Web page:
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  • Gaby Pinewood

Confronting New Fears & Anxiety During Quarantine

I have been more time in my little city than I have ever wanted to. In these six months, I have stayed in my home feeling the adverse effects of solitude. So much of my life, I spent away from home, keeping myself busy and distract- ed. Now, even after all these months, I still cannot get used to this current state. Don’t get me wrong, stay inside, wear masks and social distance. I want this virus to end more than anything. However, this new life has changed me in ways so disheartening. It takes so little to create a long-lasting fear.

I’ve kept myself in denial of my anxiety because it is something that still feels new to me. Because life is so fast, I’ve never had a chance to tackle the effects of my trauma. I thought I could handle it on my own for so long. Now in sol- itude and in the one place I’ve avoided, fear swallowed me in a great horrifying wave. Home was always too much of a quiet, dark, and lonely place perfect for reliving anything. In the first two months, there were times I was paralyzed as I relived memories. It was if all the shadows of my past came back to consume me. That illusory feeling was horrible. It was all so strange because throughout my college career, I have, for the most part, internalized these thoughts. I walked around thinking I was ok and that things were better when now I re- alized that my troubles never went away.

As my mind was in disarray, my body slowly atrophied. The muscles that I built up throughout the years became weak-er and my legs were just failing me. I tried as much to break away from this sedentary new lifestyle, but I just couldn’t. All I could do was sleep for there was nothing. I did nothing that I had planned to do back in March. There was no drive in me anymore, only to do assignments. From being inside for so long, I became sensitive to light and sound. Everything felt so much more amplified; it hurt in a strange way. Every little unusual feeling that came across my being made me anxious. Was there something wrong? Was I dying? I was turning into a hypochondriac. So many normal tasks were difficult to do now. Never did I think that fear would take over my life in a way in which I couldn’t move without panicking. I went from loving to scare myself and putting myself in stressful situa- tions to trembling at leaving the house.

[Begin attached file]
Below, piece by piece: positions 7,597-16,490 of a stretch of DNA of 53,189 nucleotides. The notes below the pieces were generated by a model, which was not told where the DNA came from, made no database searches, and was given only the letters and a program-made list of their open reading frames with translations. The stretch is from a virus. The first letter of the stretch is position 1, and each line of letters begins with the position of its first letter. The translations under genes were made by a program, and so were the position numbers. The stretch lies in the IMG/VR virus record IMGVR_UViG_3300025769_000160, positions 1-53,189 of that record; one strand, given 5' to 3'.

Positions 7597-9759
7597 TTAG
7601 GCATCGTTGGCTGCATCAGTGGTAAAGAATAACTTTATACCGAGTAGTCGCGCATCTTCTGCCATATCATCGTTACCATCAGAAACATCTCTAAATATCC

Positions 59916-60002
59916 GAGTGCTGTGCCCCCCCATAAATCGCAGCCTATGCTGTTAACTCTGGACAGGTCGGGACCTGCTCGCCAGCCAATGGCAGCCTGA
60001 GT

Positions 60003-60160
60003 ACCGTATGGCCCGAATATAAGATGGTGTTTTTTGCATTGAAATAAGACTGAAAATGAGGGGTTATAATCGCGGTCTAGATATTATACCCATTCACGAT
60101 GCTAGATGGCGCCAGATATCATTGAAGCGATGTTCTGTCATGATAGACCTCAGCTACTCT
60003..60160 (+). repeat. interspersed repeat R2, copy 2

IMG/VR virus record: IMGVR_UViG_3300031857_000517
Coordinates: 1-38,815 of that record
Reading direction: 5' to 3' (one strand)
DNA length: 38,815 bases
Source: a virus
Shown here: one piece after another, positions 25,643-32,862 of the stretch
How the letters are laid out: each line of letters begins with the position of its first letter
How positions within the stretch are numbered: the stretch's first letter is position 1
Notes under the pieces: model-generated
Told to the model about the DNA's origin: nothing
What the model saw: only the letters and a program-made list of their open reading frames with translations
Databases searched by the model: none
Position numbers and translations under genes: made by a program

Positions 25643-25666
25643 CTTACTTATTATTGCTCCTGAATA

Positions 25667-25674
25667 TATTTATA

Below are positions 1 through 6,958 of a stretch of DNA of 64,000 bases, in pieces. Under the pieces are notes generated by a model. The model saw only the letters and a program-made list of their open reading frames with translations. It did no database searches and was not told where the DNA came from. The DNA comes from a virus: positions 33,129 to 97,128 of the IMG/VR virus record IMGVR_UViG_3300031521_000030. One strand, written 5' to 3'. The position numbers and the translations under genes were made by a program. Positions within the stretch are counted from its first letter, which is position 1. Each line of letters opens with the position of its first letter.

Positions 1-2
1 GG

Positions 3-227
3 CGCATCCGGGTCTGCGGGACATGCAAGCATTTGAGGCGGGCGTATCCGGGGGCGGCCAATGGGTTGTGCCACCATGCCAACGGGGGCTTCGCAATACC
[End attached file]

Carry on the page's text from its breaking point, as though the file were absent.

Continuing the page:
Towards the end of last semester, I made all of my final film projects while suppressing panic attacks. It took so long to film anything because I would be trembling uncontrollably and trying to calm myself down. The quiet tears that slipped out and my expressions of terror were all real. And while that disparate semester came to a close, I stayed for the summer semester to keep me busy. All I had felt to that point was like an agony, but I had yet to feel something worse. I took two classes, a science and a literature course. The science made me more conscious of those little feelings that terrified me, and the readings of the latter course were full of dysphoria and pain. My body manifested those terrifying thoughts and I still feel the physical effects to this day. There was a new pain in my body that was so unusual and terrified me so much that I had a CT scan in June. The results showed nothing wrong, but I still felt so trapped. I still felt that there was something wrong. I have felt like a shell of my former self. After I received the date for my CT scan, I was at my limit, hopelessly crying. It was then I knew I couldn’t fight my struggles alone. My entire life I was told to hide my emotions and to be strong in front of others, but I couldn’t as I called my friend still crying endless-disparate semester came to a close, I stayed for the summer semester to keep me busy. All I had felt to that point was like an agony, but I had yet to feel something worse. I took two classes, a science and a literature course. The science made me more conscious of those little feelings that terrified me, and the readings of the latter course were full of dysphoria and pain. My body manifested those terrifying thoughts and I still feel the physical effects to this day. There was a new pain in my body that was so unusual and terrified me so much that I had a CT scan in June. The results showed nothing wrong, but I still felt so trapped. I still felt that there was something wrong. I have felt like a shell of my former self. After I received the date for my CT scan, I was at my limit, hopelessly crying. It was then I knew I couldn’t fight my struggles alone. My entire life I was told to hide my emotions and to be strong in front of others, but I couldn’t as I called my friend still crying endless-ly. What she told me was not much, but it was enough to give me comfort. After that conversation along with the activities we do together till now, I have felt a lot better.

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